Greece, Macedonia in new UN bid to solve name dispute
UNITED NATIONS - Agence France-Presse
U.N. envoy Matthew Nimetz decided to sit down with diplomats from the two countries at U.N. headquarters after their governments showed a new willingness to end the row.
“I think the people in both countries are maybe ready to hear some solutions that are consistent with national interests but also have some element of compromise that would resolve the problem,” the U.N. envoy said in an interview to Greek state broadcaster ERT on Jan. 15.
Nimetz, an American who has been trying to end the name dispute since 1994, said he saw some “positive momentum” while U.N. sources did not rule out a breakthrough at the meeting.
Greece maintains that the use of Macedonia suggests that Skopje has territorial claims to its own Macedonia -- a northern region that boasts the port cities of Thessaloniki and Kavala.
Macedonia is known as the Former Yugoslav Republic of Macedonia (FYROM) at the United Nations, but the Security Council acknowledged when it agreed to UN membership that this was a provisional name.
It has also been admitted to the World Bank and the International Monetary Fund under that name.Some of the solutions floated include using the name New Macedonia or Northern Macedonia, but Greek nationalists argue that there should be no reference to Macedonia at all.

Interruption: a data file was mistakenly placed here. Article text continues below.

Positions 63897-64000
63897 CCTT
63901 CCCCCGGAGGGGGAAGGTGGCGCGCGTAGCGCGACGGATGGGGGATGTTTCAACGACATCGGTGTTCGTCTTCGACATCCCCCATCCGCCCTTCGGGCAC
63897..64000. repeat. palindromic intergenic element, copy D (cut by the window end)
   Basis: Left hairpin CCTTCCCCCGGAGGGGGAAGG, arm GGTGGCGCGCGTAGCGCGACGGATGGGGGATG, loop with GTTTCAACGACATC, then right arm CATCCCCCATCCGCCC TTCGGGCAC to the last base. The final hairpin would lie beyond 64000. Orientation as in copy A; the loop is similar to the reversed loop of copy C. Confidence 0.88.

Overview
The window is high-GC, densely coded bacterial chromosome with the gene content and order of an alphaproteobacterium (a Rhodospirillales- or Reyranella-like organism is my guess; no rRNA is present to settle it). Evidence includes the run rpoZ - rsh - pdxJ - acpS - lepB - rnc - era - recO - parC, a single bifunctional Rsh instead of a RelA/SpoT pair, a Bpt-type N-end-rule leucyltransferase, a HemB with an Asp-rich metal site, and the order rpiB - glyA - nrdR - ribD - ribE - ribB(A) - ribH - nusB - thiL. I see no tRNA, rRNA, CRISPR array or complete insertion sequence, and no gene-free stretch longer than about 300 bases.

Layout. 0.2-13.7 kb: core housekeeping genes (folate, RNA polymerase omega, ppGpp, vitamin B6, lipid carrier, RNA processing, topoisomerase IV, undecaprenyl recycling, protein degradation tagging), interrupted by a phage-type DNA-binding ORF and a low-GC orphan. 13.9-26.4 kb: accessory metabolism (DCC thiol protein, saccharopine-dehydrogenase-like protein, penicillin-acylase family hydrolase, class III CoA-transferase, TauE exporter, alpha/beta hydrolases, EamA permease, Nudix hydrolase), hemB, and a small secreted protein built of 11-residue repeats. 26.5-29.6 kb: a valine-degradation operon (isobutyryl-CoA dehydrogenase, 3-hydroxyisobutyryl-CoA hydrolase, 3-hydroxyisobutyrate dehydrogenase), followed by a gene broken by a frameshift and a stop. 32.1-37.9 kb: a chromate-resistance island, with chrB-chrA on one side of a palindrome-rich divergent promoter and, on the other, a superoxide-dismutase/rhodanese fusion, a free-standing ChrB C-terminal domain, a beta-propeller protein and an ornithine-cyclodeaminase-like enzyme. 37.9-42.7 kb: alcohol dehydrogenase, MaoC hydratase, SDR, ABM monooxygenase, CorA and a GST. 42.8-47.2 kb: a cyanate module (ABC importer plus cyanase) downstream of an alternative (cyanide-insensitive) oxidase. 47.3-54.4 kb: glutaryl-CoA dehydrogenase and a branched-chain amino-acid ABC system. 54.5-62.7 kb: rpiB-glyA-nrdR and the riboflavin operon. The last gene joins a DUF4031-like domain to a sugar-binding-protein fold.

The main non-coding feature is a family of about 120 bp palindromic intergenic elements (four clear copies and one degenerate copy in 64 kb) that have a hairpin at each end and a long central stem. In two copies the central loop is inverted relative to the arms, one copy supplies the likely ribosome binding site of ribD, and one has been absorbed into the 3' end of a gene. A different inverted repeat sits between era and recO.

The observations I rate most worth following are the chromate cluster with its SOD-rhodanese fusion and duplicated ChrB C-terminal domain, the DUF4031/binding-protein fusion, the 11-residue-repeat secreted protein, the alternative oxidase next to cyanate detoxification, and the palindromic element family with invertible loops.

Asked about prospects for the talks, U.N. spokesman Stephane Dujarric sounded a cautious note.
“These are discussions that have been going on for quite a long time. They’re very delicate discussions,” he said.
“Let’s wait to see what happens.”
Macedonian Prime Minister Zoran Zaev said this month that he believed a solution could be found by July, while his Greek counterpart Alexis Tsipras has said the issue should be settled this year.
Tsipras this week pushed back against the influential Greek Orthodox Church after it said any compromise with Skopje should not include the use of “Macedonia.”A compromise on the name is expected to be put to a referendum or presented to the parliaments for endorsement, which could stoke nationalist fervor.